The company remains committed to the project and is continuing with engineering work, to refine the project cost and schedule, with a view to making a final investment decision sometime next year. With an estimated 600 million barrels of oil resources, peak production could exceed 160,000 barrels per day, Lelarge said. Field development could involve around 9 million construction manhours, he said.
At the same time the company is working through the issues identified in the District Court decision and is engaged with the Bureau of Land Management in this process. The gravel work in the NPR-A that had been planned for 2021 has been deferred into 2022 as a consequence of a court decision, but the overall timeline for the project has not been impacted, Lelarge said. Lelarge expressed his company’s gratitude for the support from many entities, including trade associations, Native organizations and the North Slope Borough, for the company’s NPR-A investments, including Willow.
Core assetsIn its core assets ConocoPhillips is putting much effort into maturing, planning and optimizing wells, while also pushing the boundaries of its drilling operations, Lelarge said. These efforts help unlock increasingly challenging resources. As a part owner of the Prudhoe Bay field, ConocoPhillips is also benefiting from the results of Hilcorp Alaska’s development and maintenance work in that field.
However, it is critically important to continue improvements to drilling performance, to ensure that the North Slope remains competitive with oil development and production in the Lower 48, Lelarge said. As an example, Lelarge cited the use of coiled tubing drilling (coiled tubing enables the drilling of long lateral wells from existing well bores). ConocoPhillips has been drilling coiled tubing wells since 1998 at Kuparuk, Lelarge said. The company has drilled more than 200 of these wells, while continuously improving the technology, with improvements to the well designs and the well performance. A coiled tubing well at West Sak now holds a length record of more than 8,000 feet, exceeding the previous record by 3,000 feet, Lelarge said.
The extended reach drilling at CD5 and for the Fiord West development also provide excellent examples of drilling innovation.
Lelarge said that, in addition to new investments such as Willow, ConocoPhillips is planning total investments in excess of $10 billion in core North Slope assets during the coming decade, in the Colville River unit, the Greater Mooses Tooth unit, Kuparuk River unit and the Hilcorp operated Prudhoe Bay unit. This should enable total gross oil production from these units to reach a peak of 450,000 barrels per day, compared with current levels of around 400,000 barrels per day, Lelarge said.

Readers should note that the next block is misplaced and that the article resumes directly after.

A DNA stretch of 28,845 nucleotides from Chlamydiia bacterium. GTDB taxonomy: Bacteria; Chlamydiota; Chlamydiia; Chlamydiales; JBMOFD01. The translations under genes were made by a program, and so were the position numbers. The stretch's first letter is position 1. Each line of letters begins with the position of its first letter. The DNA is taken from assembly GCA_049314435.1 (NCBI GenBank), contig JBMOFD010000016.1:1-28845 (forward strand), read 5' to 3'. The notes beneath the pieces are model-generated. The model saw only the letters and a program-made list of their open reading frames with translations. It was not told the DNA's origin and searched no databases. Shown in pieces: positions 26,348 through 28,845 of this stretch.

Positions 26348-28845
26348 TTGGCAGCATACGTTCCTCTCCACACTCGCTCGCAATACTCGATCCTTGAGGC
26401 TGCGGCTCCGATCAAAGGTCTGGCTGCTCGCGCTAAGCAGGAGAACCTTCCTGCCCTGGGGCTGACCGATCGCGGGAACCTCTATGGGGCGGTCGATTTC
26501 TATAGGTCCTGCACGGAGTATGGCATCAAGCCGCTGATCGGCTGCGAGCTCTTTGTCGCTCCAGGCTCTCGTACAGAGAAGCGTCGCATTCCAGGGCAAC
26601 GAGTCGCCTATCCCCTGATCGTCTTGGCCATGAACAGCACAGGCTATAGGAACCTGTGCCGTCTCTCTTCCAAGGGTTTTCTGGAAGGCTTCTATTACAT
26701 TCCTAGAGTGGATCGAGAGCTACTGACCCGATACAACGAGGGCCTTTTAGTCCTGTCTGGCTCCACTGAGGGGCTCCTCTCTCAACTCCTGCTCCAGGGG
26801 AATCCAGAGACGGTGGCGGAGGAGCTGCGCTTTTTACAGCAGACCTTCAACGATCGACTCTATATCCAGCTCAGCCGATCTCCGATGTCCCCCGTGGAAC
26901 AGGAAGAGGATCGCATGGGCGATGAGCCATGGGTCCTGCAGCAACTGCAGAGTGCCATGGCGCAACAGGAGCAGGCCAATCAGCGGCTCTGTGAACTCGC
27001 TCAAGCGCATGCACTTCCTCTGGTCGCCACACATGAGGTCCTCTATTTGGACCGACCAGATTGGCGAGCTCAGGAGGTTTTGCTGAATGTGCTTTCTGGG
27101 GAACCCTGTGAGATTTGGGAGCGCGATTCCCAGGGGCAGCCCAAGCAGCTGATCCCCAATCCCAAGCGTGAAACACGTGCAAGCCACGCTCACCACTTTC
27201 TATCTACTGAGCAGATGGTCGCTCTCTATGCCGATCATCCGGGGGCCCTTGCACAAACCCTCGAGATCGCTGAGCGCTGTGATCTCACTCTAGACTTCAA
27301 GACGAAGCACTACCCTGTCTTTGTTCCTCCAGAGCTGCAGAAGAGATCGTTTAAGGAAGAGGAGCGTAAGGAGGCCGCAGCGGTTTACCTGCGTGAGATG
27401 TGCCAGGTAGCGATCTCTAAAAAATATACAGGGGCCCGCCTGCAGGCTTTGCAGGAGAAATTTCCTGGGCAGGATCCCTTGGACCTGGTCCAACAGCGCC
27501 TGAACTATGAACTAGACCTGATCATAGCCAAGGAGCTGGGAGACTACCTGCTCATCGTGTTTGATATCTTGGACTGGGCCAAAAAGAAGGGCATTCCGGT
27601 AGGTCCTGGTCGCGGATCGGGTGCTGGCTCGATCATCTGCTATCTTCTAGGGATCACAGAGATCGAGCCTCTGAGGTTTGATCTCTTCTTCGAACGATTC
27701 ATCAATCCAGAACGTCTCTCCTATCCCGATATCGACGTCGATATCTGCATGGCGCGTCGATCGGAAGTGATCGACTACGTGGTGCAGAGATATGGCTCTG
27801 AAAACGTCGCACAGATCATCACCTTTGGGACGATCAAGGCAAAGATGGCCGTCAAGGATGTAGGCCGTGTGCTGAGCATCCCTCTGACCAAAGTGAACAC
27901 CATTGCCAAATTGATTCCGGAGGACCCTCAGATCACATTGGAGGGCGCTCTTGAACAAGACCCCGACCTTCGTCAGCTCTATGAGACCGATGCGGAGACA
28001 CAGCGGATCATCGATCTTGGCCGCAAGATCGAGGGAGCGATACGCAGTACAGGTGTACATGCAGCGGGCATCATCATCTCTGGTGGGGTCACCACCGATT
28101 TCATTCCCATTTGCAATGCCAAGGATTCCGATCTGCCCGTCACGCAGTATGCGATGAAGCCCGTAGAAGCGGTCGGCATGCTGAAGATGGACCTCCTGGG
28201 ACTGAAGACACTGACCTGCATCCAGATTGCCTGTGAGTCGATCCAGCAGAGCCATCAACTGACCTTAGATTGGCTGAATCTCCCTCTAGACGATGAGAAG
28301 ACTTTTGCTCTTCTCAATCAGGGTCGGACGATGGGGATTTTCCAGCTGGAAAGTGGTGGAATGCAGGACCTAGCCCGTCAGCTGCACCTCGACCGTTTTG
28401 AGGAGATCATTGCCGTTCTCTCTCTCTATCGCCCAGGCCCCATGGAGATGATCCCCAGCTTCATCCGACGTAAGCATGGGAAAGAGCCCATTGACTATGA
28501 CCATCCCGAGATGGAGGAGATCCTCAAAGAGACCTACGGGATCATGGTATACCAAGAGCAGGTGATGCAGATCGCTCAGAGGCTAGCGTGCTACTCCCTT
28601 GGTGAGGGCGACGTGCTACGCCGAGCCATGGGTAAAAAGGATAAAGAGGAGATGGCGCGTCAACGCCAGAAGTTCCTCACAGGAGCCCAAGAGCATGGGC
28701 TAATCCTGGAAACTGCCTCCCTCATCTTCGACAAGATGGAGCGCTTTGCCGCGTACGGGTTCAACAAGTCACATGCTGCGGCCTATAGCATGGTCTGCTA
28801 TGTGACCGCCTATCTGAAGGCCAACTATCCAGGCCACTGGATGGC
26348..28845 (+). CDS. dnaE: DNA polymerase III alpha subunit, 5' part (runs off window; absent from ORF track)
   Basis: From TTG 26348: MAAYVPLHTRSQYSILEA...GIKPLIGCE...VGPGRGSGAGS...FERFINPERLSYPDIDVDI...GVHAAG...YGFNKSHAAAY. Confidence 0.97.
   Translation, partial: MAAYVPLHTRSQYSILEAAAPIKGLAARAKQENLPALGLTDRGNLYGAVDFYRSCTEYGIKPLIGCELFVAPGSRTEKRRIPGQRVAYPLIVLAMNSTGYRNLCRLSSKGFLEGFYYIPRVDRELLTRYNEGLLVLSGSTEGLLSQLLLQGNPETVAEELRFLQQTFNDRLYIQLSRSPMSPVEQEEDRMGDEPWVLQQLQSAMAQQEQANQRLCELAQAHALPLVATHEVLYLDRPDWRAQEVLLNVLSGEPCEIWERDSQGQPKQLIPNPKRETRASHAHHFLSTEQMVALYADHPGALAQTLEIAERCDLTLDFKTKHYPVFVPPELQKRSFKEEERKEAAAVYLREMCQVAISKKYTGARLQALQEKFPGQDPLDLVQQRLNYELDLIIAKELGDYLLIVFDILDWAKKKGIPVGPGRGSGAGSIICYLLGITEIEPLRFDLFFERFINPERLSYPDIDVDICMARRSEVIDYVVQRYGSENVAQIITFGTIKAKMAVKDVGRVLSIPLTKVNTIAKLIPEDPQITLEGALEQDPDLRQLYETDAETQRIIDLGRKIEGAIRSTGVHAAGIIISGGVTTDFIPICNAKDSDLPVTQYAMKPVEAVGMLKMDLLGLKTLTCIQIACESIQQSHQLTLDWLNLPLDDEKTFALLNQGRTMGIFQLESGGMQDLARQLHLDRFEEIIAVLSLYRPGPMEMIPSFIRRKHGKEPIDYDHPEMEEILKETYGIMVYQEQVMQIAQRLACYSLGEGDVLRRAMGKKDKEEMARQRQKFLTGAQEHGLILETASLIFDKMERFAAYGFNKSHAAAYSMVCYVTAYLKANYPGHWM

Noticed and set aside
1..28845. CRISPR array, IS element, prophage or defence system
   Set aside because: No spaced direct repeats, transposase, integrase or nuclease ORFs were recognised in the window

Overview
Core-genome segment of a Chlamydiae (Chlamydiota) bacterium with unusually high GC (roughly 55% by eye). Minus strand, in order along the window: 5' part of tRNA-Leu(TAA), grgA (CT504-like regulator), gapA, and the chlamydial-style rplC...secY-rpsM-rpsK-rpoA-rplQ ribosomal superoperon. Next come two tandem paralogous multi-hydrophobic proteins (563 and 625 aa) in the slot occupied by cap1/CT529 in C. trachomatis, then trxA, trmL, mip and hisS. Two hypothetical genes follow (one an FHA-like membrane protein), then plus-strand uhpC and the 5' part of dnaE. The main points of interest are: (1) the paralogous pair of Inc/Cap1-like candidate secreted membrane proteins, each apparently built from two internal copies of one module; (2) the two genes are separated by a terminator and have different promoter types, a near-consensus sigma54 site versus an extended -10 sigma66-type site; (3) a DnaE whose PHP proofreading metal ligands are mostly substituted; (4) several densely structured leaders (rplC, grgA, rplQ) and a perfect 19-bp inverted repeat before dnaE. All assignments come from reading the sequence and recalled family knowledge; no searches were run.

In the Kuparuk River field development projects include the Nuna, Coyote and Northeast West Sak projects. Hilcorp is conducting projects in the Prudhoe Bay unit. At Alpine, projects slated for investment include work associated with the Narwhal project, and the CD2 extended reach drilling project. There is also the continuing coiled tubing drilling program.
Costs and risksBut there are costs and risk premiums associated with projects on the North Slope, Lelarge cautioned. Lifting and transportation costs on the Slope are roughly double the costs anywhere else in the world, he said.
“It really takes great rock and great projects in Alaska to be able to offset these kinds of costs and to remain competitive in the global portfolio,” Lelarge said. And then the added risk of regulatory and fiscal instability creates another obstacle to Alaska projects competing globally, he added.
ConocoPhillips focuses on lowering the costs for its base North Slope assets.
“This is key for the assets remaining competitive in the company’s global portfolio, but also to remain competitive through the ups and downs of the price cycles,” Lelarge said. A competitive and stable cost structure is needed for the company’s Alaska assets, he added. We will continue to engage with all stakeholders in Alaska to ensure a business environment and climate that allows Alaska to compete for investments in the company’s overall portfolio.
In fact, in recent years ConocoPhillips’ annual North Slope investments have been fairly constant, hovering around $1 billion per year, despite high levels of market volatility.
But while development opportunities are typically contingent on various factors such as exploration success or technology progression, all are impacted by fiscal instability.
“All of them are contingent on fiscal stability and predictability. It’s really critical to be able to progress these projects,” Lelarge said.
And so the formula for success on the North Slope involves lowering the cost of the base assets; continuing to invest through the exploration and development cycle; continuing to make the case for the importance of oil and gas in Alaska; advocating for a stable fiscal regime; and pushing the boundaries of innovation, he said.
Much has changed during ConocoPhillips’ long history in Alaska, Lelarge said. But some things have remained constant: the company’s focus on safety, its care for the environment, its desire to be constantly innovating, its focus on maintaining good relationships across all stakeholders, and its continued investment in the North Slope. This all supports keeping Alaskans working, he said.